Ready to clear winter's debris away from your spring blooms? Not so fast. Photo by Celeste Katz Marston

Curb your gardening enthusiasm as spring sets in

Pollinators will thank you

By Janet Anderson — West Concord Green Thumbs 

Warming temps in recent weeks — minus that recent snowstorm — have called to us to get out and see what was starting to pop up in our gardens.  

As delightful as it is to find those first green shoots showing up, the West Concord Green Thumbs encourage you to curb your spring gardening enthusiasm each year until temperatures warm up to a steady 50 to 55 degrees.  

We practice this restraint knowing that pollinator insects have been overwintering in our lawn debris, our home gardens, and the gardens we maintain in the village.  

The West Concord Green Thumbs tend Mandrioli Park on Commonwealth Avenue… when the time is right. Courtesy photo

They use leaf litter and old plant material as homes for the winter, and when we leave them undisturbed a little longer, it helps their declining populations flourish as we enter another gardening season.  

Spend some time learning what “host plants” specific native pollinator bees, butterflies, and moths rely on for their life cycle and survival. Research what host plants you may have or could plant this garden season to attract some of these many pollinators.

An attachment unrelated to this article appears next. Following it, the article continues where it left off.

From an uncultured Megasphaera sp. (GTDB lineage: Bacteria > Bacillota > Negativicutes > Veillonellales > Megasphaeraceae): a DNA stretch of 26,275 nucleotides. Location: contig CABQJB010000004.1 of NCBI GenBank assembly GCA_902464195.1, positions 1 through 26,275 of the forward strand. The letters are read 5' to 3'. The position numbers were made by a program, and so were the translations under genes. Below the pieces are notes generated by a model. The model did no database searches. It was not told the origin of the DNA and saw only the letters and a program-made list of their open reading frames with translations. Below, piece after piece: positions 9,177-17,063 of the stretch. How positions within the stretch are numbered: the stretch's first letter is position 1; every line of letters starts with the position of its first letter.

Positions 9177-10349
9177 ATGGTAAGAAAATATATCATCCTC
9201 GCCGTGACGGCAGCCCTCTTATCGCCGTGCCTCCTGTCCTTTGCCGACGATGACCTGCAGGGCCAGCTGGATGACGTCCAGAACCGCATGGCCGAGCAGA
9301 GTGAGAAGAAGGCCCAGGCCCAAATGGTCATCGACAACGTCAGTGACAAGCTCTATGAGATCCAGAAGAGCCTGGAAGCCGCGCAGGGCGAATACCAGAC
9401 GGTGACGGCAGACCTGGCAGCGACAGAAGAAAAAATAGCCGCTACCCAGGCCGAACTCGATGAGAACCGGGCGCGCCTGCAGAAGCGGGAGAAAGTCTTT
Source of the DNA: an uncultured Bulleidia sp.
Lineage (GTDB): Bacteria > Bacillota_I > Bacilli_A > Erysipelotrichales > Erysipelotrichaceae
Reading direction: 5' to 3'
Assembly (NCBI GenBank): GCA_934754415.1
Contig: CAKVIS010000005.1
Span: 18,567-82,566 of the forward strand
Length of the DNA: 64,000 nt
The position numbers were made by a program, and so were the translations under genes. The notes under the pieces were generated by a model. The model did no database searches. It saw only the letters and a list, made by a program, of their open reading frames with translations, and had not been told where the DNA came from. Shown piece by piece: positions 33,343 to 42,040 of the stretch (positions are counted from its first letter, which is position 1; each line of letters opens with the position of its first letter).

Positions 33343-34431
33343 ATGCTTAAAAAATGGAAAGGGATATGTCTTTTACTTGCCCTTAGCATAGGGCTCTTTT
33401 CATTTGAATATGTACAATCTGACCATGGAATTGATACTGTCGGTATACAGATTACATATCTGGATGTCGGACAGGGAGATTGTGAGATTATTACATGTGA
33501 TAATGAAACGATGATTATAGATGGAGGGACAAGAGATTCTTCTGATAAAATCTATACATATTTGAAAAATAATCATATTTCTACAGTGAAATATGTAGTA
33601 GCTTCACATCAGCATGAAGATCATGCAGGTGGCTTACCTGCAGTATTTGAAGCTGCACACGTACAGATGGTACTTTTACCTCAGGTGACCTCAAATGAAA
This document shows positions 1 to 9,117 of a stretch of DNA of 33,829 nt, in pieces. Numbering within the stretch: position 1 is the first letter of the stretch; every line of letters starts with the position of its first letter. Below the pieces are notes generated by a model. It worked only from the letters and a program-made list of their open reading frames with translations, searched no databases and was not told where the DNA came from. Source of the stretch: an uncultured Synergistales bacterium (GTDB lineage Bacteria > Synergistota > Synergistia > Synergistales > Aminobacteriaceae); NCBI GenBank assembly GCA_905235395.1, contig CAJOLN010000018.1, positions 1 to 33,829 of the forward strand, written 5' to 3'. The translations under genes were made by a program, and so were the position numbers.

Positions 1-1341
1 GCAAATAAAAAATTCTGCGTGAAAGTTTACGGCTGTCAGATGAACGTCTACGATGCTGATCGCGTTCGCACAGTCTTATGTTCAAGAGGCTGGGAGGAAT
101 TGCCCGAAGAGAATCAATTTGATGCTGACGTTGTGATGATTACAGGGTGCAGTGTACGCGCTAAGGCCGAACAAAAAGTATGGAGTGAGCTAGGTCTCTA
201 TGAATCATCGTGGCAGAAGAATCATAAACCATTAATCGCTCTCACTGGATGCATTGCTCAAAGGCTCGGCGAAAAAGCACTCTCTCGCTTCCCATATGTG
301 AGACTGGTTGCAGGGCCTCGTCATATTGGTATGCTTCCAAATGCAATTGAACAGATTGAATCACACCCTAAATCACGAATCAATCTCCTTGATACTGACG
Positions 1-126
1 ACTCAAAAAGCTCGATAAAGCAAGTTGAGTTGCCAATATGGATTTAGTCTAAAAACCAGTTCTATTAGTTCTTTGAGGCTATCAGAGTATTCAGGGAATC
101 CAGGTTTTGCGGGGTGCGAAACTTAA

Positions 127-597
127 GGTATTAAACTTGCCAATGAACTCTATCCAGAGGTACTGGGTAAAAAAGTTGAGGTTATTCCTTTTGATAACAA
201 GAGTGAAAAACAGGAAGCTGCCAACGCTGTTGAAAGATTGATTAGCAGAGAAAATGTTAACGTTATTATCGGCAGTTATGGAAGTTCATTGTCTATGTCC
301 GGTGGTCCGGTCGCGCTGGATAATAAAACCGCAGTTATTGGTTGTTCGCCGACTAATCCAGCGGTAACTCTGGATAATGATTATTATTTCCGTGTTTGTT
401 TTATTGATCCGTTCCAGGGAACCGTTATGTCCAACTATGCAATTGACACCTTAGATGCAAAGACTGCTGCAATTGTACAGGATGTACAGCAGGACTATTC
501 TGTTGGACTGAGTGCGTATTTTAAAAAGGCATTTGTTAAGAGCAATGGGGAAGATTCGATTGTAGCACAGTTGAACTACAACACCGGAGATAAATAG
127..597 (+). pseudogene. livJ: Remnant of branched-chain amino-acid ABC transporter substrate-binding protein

The rewards of patience 

After they chew on your parsley or dill plants all garden season, for example, Swallowtail butterfly caterpillars will turn into a chrysalis and overwinter right in your garden. The chrysalis looks like a dried-up leaf and is found on twigs, branches, and old plant material.  

Daffodils swathed in a blanked of snow near the Town House mere days ago. Photo by Laurie O’Neill

Luna, Cecropia and Polyphemus Moths overwinter as cocoons. The caterpillars wrap themselves around old leaves, usually on twigs or branches of the host plant they ate in the fall.  

Several hairstreak butterflies lay their eggs on leaves that have fallen to the ground and overwinter in leaf litter. In the spring, once the eggs hatch into little caterpillars, the leaf litter will become the food source for the caterpillars.  

So, hold back on starting raking and yard clean-up too early and learn about what beneficial insects and host plants you might find “waking up” in your own garden and yard this season!  

When spring truly arrives, you will be delighted and surprised at all the wonderful pollinator insect activity that is going on right in front of your eyes.  

Information shared with permission from Erica Walker/Garden Ontario